Generational differences exist in all families. Every generation develops its own style of expression, methods for handling conflict, and values. Even tech-savvy parents are likely to feel that virtual connecting and 24/7 technology lacks sufficient depth to replace face-to-face conversation. Kids, on the other hand, can feel that Mom and Dad just don’t get it and can barely turn on the TV without help.
Many times the older generation hasn’t clearly communicated their values and why they have them. The younger generation doesn’t understand, and thinks the values are old fashioned. When these generational differences are not addressed, they drift into a growing disconnect.
Here are a few things that deepen the divide:
> You leave no room for ideas other than your own. Without mutual respect for each other’s opinion, and an attitude of humility, conflict arises and generational disconnect deepens.
> Past experiences where work seemed more important than family are not easily forgotten or forgiven.
> You make quick decisions because you don’t have time to think about the consequences, then fail to discuss hurt feelings when they occur.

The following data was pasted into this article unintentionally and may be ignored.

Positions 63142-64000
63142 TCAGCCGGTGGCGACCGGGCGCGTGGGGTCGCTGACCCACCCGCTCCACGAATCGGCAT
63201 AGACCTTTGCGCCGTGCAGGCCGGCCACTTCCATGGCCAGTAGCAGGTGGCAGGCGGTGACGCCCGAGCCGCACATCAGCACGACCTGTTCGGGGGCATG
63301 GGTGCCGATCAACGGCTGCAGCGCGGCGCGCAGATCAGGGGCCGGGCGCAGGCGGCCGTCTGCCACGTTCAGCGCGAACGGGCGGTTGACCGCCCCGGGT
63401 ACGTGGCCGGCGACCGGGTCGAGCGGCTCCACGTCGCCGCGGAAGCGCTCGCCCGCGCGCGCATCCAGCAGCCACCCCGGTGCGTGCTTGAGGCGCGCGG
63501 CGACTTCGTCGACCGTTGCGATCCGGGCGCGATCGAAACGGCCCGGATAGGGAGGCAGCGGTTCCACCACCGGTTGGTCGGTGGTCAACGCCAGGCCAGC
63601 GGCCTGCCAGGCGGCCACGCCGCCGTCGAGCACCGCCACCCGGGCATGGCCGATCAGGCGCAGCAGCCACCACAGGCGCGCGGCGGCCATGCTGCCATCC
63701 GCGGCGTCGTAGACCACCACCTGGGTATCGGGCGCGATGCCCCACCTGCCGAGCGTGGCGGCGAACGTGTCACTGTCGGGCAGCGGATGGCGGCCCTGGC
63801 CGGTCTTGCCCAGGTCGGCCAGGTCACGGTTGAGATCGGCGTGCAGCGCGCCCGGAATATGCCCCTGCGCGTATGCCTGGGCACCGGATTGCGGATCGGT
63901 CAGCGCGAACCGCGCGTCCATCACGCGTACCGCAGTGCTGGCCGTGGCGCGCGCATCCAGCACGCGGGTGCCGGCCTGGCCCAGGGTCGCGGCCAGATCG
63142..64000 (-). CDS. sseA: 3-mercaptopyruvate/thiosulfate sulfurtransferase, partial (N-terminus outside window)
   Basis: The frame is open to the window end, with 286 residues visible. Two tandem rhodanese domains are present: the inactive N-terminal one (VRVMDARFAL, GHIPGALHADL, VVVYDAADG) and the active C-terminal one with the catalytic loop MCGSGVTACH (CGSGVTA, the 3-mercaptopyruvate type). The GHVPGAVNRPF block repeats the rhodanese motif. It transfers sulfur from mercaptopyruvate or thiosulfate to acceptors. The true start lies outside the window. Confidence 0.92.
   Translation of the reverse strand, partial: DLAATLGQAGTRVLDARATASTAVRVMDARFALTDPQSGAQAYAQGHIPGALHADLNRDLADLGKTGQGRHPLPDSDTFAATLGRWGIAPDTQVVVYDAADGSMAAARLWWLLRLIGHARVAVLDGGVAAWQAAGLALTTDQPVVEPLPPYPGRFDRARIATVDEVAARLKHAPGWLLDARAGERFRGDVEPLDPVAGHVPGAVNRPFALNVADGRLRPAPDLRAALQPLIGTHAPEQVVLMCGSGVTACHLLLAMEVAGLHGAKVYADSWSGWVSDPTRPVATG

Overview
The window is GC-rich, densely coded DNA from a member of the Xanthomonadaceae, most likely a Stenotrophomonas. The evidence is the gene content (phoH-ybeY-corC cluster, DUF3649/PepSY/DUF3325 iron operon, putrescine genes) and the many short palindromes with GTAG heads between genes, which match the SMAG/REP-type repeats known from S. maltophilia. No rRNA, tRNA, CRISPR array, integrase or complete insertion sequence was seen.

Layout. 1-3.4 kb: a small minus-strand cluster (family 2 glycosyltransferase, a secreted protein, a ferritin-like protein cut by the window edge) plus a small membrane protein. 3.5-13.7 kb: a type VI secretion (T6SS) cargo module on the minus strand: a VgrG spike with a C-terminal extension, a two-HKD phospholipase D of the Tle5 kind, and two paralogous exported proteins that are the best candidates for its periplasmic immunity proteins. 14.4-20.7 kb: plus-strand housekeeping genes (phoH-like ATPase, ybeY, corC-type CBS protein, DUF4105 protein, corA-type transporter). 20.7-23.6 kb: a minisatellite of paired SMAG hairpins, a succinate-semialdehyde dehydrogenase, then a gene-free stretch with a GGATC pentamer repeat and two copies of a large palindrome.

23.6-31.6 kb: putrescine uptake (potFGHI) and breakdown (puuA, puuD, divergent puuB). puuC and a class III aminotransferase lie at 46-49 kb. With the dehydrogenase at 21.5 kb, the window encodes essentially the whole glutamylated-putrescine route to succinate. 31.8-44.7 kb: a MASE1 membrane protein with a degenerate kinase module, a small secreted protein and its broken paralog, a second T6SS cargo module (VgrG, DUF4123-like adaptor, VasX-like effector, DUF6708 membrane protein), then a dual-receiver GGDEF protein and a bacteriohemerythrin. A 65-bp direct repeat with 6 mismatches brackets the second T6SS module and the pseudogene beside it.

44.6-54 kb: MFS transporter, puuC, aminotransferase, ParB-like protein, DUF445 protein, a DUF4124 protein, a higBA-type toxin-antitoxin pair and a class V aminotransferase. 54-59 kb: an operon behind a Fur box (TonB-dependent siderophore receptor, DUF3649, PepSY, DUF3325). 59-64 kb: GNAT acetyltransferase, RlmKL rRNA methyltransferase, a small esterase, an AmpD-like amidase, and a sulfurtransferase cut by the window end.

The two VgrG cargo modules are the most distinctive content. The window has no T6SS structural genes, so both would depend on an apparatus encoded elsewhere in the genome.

Overcome Generational Disconnect
One of the most powerful tools to combat generational disconnect is humility. Humility frees us to listen with an attitude of respect and an expectation to learn. Humility can be practiced by any generation. For example, when a grandparent invites their grandchild to express their opinion on an important matter – and actively listens – the grandchild’s self-esteem rises and the grandparent learns something they may have missed. This doesn’t mean the grandparent yields their right to decide; it means that he or she is modeling humility and teaching responsible expression.
Listen to Understand
When was the last time you went to your adult child and asked for guidance on something? The same mind that asked you to read a certain story 50 times can probably explain something to you that would be just as revealing as your story was to them. All generations have a responsibility to develop active listening skills. But it is particularly powerful when the family leader models them.